KNOXVILLE, Tenn. (WATE) — The writer who introduced Knoxville to the national stage died Tuesday at his home in Santa Fe, New Mexico of natural causes.

Cormac McCarthy was born in Rhode Island but raised in Knoxville. He graduated from Knoxville Catholic High School in 1951. 

“He was someone who I think was active in the choirs, he was someone who’s a cartoonist for the school newspaper. He seemed to have a little bit of a humorous side that we don’t always see in his works,” said Nikki Mynatt, Knoxville Catholic’s English Department Chair.

Born Charles Joseph McCarthy, Cormac, wrote poems for his school paper before becoming a Pulitzer-prize-winning author.

Poem written by McCarthy in Knoxville Catholic High School paper in the late 1940s

After graduating from Knoxville Catholic, McCarthy spent two years at UT before dropping out to join the Air Force. 

UT Associate Professor of English Bill Hardwig has been working on a book about McCarthy’s writings that he plans to complete in the next two years.

“The first things he ever published were in The Phoenix which is a literary journal here which was housed in the English Department here at UT,” said Hardwig.  

McCarthy went back to UT after leaving the Air Force but never graduated. That didn’t stop him from writing 12 novels, 2 plays, 2 screenplays.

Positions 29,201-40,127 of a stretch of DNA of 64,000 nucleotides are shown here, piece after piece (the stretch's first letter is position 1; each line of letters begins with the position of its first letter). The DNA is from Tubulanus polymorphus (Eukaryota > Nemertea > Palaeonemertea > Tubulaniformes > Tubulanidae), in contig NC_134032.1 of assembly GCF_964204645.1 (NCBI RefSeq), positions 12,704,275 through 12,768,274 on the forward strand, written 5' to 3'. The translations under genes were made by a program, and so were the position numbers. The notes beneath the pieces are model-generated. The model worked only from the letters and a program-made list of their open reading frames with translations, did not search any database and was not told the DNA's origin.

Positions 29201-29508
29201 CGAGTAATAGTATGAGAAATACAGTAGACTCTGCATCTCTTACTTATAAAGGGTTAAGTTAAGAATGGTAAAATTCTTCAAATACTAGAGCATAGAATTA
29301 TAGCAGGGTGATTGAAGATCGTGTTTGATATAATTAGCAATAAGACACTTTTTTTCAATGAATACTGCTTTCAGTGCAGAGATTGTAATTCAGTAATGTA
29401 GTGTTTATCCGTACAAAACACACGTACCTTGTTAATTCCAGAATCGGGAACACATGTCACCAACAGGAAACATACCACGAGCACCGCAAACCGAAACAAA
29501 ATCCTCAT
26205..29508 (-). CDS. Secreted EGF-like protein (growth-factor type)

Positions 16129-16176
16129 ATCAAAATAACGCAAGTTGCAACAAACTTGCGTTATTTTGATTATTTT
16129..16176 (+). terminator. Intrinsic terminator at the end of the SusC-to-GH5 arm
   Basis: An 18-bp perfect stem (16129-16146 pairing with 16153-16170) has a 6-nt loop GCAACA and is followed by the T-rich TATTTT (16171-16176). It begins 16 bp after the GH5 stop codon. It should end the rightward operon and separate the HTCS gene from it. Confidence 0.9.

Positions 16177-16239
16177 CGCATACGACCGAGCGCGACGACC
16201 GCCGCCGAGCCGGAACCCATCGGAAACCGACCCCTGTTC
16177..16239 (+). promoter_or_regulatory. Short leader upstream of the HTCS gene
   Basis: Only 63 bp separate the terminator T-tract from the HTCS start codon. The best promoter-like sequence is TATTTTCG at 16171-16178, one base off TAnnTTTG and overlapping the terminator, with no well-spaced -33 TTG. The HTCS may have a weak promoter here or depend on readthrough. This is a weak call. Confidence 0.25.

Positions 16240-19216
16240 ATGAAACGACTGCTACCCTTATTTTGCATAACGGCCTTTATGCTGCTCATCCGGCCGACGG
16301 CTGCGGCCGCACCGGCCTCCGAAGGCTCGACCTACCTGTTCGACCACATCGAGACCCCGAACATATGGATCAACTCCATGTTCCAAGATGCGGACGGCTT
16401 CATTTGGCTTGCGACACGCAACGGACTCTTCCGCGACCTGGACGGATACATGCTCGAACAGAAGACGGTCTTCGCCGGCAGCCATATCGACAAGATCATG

“He liked to write a bunch of different types of novels. I think that’s one of the most interesting things about him. He was interested in genre fiction. So some of them kind of feel like westerns, some of them feel like who done it crime thrillers, he’s written post-apocalyptic science fiction, and the early novels which were set in the Knoxville area were often called his Tennessee period and they were really based on the people around here,” said Hardwig.

It all started with a poem from a school paper. His final novels, The Passenger and Stella Maris, were published just last year.

More from reporter Kristen Gallant

His impact on Knoxville has been cemented into history. McCarthy’s semi-autobiographical novel “Suttree” described Knoxville in vivid detail. This book is the namesake for Suttree Landing Park on the waterfront and Suttree’s Tavern along Gay Street.

Mccarthy is a high school kid turned literary legend from right here in East Tennessee.